Share this provocative podcast with your friends. And if you want to weigh in on the upcoming Farm Bill, here’s a form to fill out: https://www.agriculture.senate.gov/farm-bill-input
Jones had a following of about 200,000 on his blog. Two days ago he created his first column on Substack. Check it out.
ALL SH*T ROLLS DOWNSTREAM; RICHARD SAYS:
Richard Gilbert was on the call and offered his observation for the Potluck column:
If you had a young family and were thinking about a move to Iowa because you just had an attractive job offer, would you, as part of your due diligence, ask your potential employer this: Is the water safe to drink?
How would you think about the move if you were told there’s an equivalent of 170 million people using a statewide outdoor toilet without a viable sewage treatment plant?
How much weight in your decision-making process would you give to a report that ranked Iowa second in the nation in reported cancer cases?
Those are takeaways for this writer from hearing the guest speaker at Julie’s Monday Zoom call with the subscribers to her Julie Gammack’s Potluck.
Her guest was Dr. Chris Jones, who, up until a few weeks ago, was the U of I scientist overseeing 68-some water quality stations in Iowa. In short, he decided to leave the post because some folks didn’t like the things he was saying about what the water quality stations were telling the scientists.
Agricultural runoff over time has put high levels of nitrates in Iowa waters, which is not good. The reference to a population of 170 million people is the equivalent amount of waste Iow’s confinement livestock production—hogs, cattle, chickens—produces each year in Iowa, and to use an old but indelicate phrase: “That sh*t runs downhill.”
And like it or not, we all live downstream.
On the Zoom call, with almost 90 participants, there wasn’t any scapegoating or blaming, neither farmers nor agribusiness or Republicans or Democrats. Instead
, there was a sense of now what small (or large) part is there for each Iowan to do about it.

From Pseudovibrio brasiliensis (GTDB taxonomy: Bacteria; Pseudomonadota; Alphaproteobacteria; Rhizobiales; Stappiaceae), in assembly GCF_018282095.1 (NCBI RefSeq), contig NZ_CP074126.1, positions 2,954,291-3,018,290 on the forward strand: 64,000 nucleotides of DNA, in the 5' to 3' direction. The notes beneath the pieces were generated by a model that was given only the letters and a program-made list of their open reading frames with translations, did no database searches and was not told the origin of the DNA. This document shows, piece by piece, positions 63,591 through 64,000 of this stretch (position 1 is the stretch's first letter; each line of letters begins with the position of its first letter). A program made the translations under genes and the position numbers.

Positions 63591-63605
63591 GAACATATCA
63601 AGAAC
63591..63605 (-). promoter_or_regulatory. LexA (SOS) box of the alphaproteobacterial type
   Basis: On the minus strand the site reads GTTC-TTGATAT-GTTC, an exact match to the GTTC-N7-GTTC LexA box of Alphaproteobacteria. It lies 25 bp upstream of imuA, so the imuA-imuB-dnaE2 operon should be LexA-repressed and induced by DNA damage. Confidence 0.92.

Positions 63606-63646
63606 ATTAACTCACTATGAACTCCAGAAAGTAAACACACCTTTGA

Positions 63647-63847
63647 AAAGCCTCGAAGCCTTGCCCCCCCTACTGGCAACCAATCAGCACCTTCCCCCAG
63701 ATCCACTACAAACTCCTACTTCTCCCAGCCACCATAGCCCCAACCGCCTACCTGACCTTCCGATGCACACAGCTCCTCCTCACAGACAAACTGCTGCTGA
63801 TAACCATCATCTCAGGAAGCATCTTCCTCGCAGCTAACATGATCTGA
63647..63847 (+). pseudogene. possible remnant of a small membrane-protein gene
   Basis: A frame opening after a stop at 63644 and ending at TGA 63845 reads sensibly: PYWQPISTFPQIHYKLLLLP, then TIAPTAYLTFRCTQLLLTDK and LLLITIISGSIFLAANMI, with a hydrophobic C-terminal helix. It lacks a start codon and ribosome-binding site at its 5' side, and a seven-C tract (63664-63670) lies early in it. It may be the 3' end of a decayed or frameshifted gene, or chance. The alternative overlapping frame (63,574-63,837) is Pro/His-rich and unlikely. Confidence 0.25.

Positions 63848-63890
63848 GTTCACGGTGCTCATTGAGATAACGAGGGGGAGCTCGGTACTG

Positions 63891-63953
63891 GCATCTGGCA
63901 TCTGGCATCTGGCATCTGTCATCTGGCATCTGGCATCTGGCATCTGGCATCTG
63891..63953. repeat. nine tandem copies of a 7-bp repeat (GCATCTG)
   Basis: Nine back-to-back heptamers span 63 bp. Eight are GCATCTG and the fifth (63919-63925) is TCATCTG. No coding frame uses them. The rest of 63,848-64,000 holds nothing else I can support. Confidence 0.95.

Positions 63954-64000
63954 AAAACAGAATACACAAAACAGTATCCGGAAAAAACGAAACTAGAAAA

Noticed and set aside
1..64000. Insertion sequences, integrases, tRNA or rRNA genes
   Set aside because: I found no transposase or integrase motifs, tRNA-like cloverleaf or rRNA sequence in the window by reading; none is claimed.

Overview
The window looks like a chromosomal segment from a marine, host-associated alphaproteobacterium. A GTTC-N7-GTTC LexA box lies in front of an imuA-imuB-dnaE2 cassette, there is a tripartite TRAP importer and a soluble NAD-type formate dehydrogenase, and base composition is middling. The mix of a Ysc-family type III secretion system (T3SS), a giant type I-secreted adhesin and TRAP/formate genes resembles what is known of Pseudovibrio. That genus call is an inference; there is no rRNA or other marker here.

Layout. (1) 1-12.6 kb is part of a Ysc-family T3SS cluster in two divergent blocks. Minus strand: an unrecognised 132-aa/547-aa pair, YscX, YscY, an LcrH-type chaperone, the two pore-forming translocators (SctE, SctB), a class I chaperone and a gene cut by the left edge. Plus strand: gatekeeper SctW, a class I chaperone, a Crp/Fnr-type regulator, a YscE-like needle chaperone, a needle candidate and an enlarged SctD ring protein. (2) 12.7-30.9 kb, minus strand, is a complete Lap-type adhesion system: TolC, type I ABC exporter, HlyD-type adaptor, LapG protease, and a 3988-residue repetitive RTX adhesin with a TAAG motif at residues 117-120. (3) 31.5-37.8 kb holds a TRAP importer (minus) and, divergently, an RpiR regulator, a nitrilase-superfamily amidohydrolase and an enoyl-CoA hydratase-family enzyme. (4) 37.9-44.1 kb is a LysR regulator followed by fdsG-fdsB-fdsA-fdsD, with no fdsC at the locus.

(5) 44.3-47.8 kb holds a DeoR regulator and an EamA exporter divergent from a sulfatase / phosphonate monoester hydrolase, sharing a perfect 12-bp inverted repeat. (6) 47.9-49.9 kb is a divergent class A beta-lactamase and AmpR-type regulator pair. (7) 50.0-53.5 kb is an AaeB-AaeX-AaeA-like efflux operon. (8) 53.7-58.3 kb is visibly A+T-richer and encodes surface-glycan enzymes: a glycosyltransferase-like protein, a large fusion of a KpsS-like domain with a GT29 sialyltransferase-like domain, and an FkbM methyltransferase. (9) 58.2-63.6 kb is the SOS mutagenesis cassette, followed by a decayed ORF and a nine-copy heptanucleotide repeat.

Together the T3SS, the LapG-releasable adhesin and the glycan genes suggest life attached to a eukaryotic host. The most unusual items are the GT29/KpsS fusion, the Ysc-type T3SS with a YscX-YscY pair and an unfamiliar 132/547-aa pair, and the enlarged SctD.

“Let’s make Iowa water quality great again!”
Now there’s a slogan to put on your cap.
MONDAY ZOOM LUNCH CALENDAR
Please subscribe to receive the Zoom link the morning of the program.
Monday, May 15: Kathie Obradovich, Iowa Capital Dispatch and her new education reporter, Brooklyn Draisey. Read about this new effort.
Monday, May 22, Randy Bauer, on Iowa tax policy. He understands the Iowa budget better than most, and comes highly recommended as a speaker on this subject.
Monday, May 29, author Jeff Biggers. He’s been a guest on MSNBC, the Rachel Maddow Show, and many other national media. Click for more about this talented writer and observer.
June 5, Romen Borsellino, comedy writer. He had a hand in crafting remarks for Biden during the Washington Correspondents dinner. Will the Hollywood writer’s strike be resolved by the time of this podcast? What is/was it about? Romen is from Iowa and is the son of Rekha Basu and the late Rob Borsellino.
Subscribers to this Potluck Column will receive links to the calls Monday mornings.
If you are not already, please join our growing audience.
The Iowa Writers’ Collaborative
We do not accept advertising. We are linking readers directly to Iowa writers. Our columnists are most appreciative of those of you who have the ability to become paid subscribers to their work. For the cost of a double quarter pounder with cheese (a month), you can bring a smile to a columnist. Pick one or more, and help sustain this group of writers creating important commentary.